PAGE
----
* eRA is based on the actual results allowed by the pitcher (hits, doubles, home runs, walks, strikeouts, etc.). It is park-adjusted by dividing by PF.

* dRA is the classic DIPS-style RA, assuming that the pitcher allows a league average %H, and that his hits in play have a league-average S/D/T split. It is park-adjusted by dividing by PF.

* cRA is based on batted ball type (FB, GB, POP, LD) allowed, using the actual estimated linear weight value for each batted ball type. It is not park-adjusted.

* sRA is a SIERA-style RA, based on batted balls but broken down into just groundballs and non-groundballs. It is not park-adjusted either.

Both cRA and sRA are running a little high when compared to actual RA for 2010. Both measures are very sensitive and need to be recalibrated in order to overcome batted ball-type definition differences, frequencies of hit types on each kind of batted ball, and other factors, so keep in mind that they may not perfectly track RA without those adjustments (which I have not made in this case). I’ll let you make your own determination as to whether you find this data useful at all. Personally, I prefer to look at RRA, eRA, and dRA.

G-F is a junk stat, included here out of habit because I've been including it for years. It was intended to give a quick read of a pitcher's expected performance in the next season, based on eRA and strikeout rate. Although the numbers vaguely resemble RAs, it's actually unitless. As a rule of thumb, anything under four is pretty good for a starter. G-F = 4.46 + .095(eRA) - .113(K*9/IP). It is a junk stat. JUNK STAT JUNK STAT JUNK STAT. Got it?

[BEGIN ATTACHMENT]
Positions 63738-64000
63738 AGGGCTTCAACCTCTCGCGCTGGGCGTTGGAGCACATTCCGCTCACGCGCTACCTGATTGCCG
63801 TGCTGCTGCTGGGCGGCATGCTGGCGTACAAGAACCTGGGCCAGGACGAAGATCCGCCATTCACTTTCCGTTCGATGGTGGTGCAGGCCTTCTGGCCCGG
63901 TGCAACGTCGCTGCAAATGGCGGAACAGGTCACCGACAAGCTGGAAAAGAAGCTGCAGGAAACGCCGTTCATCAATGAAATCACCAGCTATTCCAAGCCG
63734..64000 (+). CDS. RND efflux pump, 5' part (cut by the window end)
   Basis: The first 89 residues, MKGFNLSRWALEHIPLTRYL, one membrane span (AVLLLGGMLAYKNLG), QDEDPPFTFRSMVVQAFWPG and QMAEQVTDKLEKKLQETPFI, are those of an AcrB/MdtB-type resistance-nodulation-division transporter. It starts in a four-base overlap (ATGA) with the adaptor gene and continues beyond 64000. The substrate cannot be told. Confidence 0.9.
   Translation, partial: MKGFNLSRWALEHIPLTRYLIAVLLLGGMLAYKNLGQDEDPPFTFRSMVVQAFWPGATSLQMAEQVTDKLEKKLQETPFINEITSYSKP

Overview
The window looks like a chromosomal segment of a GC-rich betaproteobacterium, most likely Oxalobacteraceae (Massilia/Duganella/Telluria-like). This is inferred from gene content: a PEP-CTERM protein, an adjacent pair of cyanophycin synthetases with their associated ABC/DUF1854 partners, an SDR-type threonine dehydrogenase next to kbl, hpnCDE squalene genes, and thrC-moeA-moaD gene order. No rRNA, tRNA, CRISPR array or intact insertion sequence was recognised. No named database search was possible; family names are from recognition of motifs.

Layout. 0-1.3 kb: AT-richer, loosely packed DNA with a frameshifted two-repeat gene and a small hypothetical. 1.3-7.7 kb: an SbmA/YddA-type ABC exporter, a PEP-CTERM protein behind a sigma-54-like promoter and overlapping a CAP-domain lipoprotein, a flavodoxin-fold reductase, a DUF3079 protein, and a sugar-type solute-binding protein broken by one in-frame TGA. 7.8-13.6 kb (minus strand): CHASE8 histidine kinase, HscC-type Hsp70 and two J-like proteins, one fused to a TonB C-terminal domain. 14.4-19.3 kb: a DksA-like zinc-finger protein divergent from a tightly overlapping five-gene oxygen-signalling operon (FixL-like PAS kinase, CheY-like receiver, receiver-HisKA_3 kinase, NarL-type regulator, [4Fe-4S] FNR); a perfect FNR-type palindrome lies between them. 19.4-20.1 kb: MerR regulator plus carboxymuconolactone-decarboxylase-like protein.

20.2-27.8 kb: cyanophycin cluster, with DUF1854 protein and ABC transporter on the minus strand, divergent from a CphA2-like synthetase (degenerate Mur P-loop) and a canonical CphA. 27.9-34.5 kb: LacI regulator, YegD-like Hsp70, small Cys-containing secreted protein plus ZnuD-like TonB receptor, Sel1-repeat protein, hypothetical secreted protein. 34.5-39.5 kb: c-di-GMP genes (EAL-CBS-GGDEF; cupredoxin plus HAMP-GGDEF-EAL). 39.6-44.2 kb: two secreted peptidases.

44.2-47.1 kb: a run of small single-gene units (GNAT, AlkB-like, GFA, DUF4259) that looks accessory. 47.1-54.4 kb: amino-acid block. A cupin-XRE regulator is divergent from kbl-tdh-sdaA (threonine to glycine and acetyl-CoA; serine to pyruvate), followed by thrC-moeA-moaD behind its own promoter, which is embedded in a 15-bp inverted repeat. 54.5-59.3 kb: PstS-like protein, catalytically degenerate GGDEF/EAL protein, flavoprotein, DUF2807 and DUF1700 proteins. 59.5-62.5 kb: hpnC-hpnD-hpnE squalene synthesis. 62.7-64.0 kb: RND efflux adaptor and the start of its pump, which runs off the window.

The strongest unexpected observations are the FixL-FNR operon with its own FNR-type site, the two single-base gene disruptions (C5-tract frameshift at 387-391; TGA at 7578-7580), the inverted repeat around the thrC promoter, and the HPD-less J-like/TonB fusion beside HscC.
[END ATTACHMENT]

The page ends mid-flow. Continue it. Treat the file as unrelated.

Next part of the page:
%H is BABIP, more or less; I use an estimate of PA (IP*x + H + W, where x is the league average of (AB - H)/IP). %H = (H - HR)/(IP*x + H - HR - K). Pitches/Start includes all appearances, so I've counted relief appearances as one-half of a start (P/S = Pitches/(.5*G + .5*GS). QS% is just QS/(G - GS); I don't think it's particularly useful, but Doug's Stats include QS so I include it.

I've used a stat called Relief Run Average (RRA) in the past, based on Sky Andrecheck's article in the August 1999 By the Numbers; that one only used inherited runners, but I've revised it to include bequeathed runners as well, making it equally applicable to starters and relievers. I am using RRA as the building block for baselined value estimates for all pitchers this year. I explained RRA in this article, but the bottom line formulas are:

BRSV = BRS - BR*i*sqrt(PF)
IRSV = IR*i*sqrt(PF) - IRS
RRA = ((R - (BRSV + IRSV))*9/IP)/PF

The two baselined stats are Runs Above Average (RAA) and Runs Above Replacement (RAR). RAA uses the league average runs/game (N) for both starters and relievers, while RAR uses separate replacement levels for starters and relievers. Thus, RAA and RAR will be pretty close for relievers:

RAA = (N - RRA)*IP/9
RAR (relievers) = (1.11*N - RRA)*IP/9
RAR (starters) = (1.28*N - RRA)*IP/9

All players with 285 or more plate appearances are included in the Hitters spreadsheets. (I usually use 300 as a cutoff, but this year when I had the list sorted there were a number of players just below 300 that I was interested in, so I chose an arbitrarily lower threshold). Each is assigned one position, the one at which they appeared in the most games. The statistics presented are: Games played (G), Plate Appearances (PA), Outs (O), Batting Average (BA), On Base Average (OBA), Slugging Average (SLG), Secondary Average (SEC), Runs Created (RC), Runs Created per Game (RG), Speed Score (SS), Hitting Runs Above Average (HRAA), Runs Above Average (RAA), Hitting Runs Above Replacement (HRAR), and Runs Above Replacement (RAR).